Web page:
It's funny how I have come full circle. The first version of this site was written in static HTML and here we are headed into 2013 and my site is once again a static HTML based site. Why? Well, if you know me you know that I have been using and building Drupal sites for a good while so why the change?
First off, I have not abandoned Drupal. I still think it is the best CMS we have. That said, I spend a ton of time working with Drupal and it is actually nice to use something else every now and then. I love Drupal but my site had been lagging behind on security updates. I'd rather spend my time writing blog posts. My favorite "feature" of Jekyll is that you don't need a database. No more security updates, no more hassles.
I'm a geek and love working on the commandline and with text files. I've been looking at different static site generators and I settled on Jekyll. Jekyll is written in Ruby and deployment is really easy. There are several ways you can host your Jekyll site including Github pages but since it produces static files I've opted for rsync the site to my server. When I want to update my site or write a post I simply open my text editor and go to town. When I'm done I type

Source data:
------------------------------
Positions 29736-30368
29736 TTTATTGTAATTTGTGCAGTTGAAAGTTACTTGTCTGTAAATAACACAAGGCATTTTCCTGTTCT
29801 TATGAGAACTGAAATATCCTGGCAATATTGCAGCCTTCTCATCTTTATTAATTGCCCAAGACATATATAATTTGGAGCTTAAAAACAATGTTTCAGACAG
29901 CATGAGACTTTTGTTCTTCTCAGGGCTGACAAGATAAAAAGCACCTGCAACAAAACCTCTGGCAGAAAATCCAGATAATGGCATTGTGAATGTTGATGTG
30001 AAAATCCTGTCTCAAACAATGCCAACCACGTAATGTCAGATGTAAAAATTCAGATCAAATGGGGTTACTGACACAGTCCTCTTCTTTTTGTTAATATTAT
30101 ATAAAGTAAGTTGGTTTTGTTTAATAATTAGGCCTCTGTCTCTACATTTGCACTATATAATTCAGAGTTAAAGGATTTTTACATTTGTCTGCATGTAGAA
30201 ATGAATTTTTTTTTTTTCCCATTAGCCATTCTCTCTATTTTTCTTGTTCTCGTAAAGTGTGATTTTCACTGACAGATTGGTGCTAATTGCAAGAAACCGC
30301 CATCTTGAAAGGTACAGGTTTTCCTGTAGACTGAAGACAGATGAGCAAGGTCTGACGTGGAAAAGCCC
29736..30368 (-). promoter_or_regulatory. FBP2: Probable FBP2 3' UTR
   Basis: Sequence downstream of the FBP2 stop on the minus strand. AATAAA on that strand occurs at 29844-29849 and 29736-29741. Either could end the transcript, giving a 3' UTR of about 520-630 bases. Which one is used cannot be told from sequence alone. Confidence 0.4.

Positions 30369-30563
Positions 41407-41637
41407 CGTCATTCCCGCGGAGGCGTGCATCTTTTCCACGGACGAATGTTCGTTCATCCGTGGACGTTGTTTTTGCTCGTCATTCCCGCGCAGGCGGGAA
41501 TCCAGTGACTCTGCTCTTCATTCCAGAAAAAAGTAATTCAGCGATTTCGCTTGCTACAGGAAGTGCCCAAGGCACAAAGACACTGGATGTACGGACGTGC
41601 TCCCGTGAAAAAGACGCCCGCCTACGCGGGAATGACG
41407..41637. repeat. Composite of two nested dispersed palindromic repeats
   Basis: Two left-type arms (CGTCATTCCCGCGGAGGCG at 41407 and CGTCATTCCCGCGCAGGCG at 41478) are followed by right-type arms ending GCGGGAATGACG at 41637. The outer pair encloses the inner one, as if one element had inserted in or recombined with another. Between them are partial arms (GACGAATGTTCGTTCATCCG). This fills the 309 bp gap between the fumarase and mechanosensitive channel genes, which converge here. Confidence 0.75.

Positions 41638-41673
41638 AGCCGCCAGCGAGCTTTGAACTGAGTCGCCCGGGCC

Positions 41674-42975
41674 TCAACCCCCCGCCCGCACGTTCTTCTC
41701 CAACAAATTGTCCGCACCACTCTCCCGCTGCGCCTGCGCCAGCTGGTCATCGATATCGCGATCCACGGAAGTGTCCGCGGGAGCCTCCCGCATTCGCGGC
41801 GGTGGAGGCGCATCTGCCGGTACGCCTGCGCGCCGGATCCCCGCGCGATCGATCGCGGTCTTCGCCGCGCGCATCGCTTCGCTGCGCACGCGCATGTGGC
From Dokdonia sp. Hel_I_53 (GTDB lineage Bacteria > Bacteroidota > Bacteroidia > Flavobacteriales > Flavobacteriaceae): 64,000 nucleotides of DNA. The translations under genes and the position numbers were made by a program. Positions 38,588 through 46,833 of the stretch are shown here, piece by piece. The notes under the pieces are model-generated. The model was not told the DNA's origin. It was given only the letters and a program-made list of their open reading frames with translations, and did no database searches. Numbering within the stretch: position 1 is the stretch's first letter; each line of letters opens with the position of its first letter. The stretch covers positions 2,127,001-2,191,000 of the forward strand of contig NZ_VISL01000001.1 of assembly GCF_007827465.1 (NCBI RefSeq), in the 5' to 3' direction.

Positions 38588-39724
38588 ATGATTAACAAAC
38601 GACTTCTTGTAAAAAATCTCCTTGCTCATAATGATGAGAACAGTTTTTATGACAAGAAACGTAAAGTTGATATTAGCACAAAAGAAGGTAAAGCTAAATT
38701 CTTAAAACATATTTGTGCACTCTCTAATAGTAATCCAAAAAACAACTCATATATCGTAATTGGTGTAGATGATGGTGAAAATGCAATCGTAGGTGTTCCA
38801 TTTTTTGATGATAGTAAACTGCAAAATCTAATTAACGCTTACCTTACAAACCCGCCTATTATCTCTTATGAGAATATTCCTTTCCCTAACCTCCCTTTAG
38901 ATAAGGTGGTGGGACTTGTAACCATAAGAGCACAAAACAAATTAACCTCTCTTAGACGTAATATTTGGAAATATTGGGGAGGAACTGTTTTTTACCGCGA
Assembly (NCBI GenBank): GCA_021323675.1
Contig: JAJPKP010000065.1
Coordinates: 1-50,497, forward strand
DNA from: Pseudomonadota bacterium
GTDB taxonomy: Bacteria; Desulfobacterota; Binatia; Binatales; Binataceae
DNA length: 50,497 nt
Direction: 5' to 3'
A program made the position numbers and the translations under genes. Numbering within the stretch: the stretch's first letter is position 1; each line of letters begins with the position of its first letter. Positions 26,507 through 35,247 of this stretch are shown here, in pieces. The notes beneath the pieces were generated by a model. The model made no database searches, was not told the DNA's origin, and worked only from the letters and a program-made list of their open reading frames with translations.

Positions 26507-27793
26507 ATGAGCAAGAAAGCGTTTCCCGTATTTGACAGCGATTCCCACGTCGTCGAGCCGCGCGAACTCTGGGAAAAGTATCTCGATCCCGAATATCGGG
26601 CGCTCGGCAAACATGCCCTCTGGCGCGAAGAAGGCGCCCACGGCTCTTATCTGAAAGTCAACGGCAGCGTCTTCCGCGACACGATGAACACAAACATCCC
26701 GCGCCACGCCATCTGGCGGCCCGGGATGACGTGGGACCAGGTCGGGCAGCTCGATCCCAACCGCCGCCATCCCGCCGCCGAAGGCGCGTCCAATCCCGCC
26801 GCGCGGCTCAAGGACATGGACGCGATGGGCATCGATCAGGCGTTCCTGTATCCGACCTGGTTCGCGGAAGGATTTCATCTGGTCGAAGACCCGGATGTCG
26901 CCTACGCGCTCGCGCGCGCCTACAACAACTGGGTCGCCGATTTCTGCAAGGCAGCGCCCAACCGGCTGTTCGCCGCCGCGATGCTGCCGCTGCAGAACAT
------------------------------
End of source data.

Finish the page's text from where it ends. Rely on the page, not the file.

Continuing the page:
rake generate and then
rake deploy. My entire site including the content is in a Git repo as well.
I looked at Jekyll but had been hearing good things about Octopress (by Brandon Mathis also check out HSLpicker.com) which is based on Jekyll. Octopress is basically a framework that is built on top of Jekyll but includes a ton of configuration that is not in Jekyll.
- A semantic HTML5 template
- A Mobile first responsive layout (rotate, or resize your browser and see)
- Built in 3rd party support for Twitter, Google Plus One, Disqus Comments, Pinboard, Delicious, * and Google Analytics
- An easy deployment strategy using Github pages or Rsync
- Built in support for POW and Rack servers
- Easy theming with Compass and Sass
- A Beautiful Solarized syntax highlighting
I'm sure I could have went with Jekyll but my time was really limited. So far I'm really liking Octopress.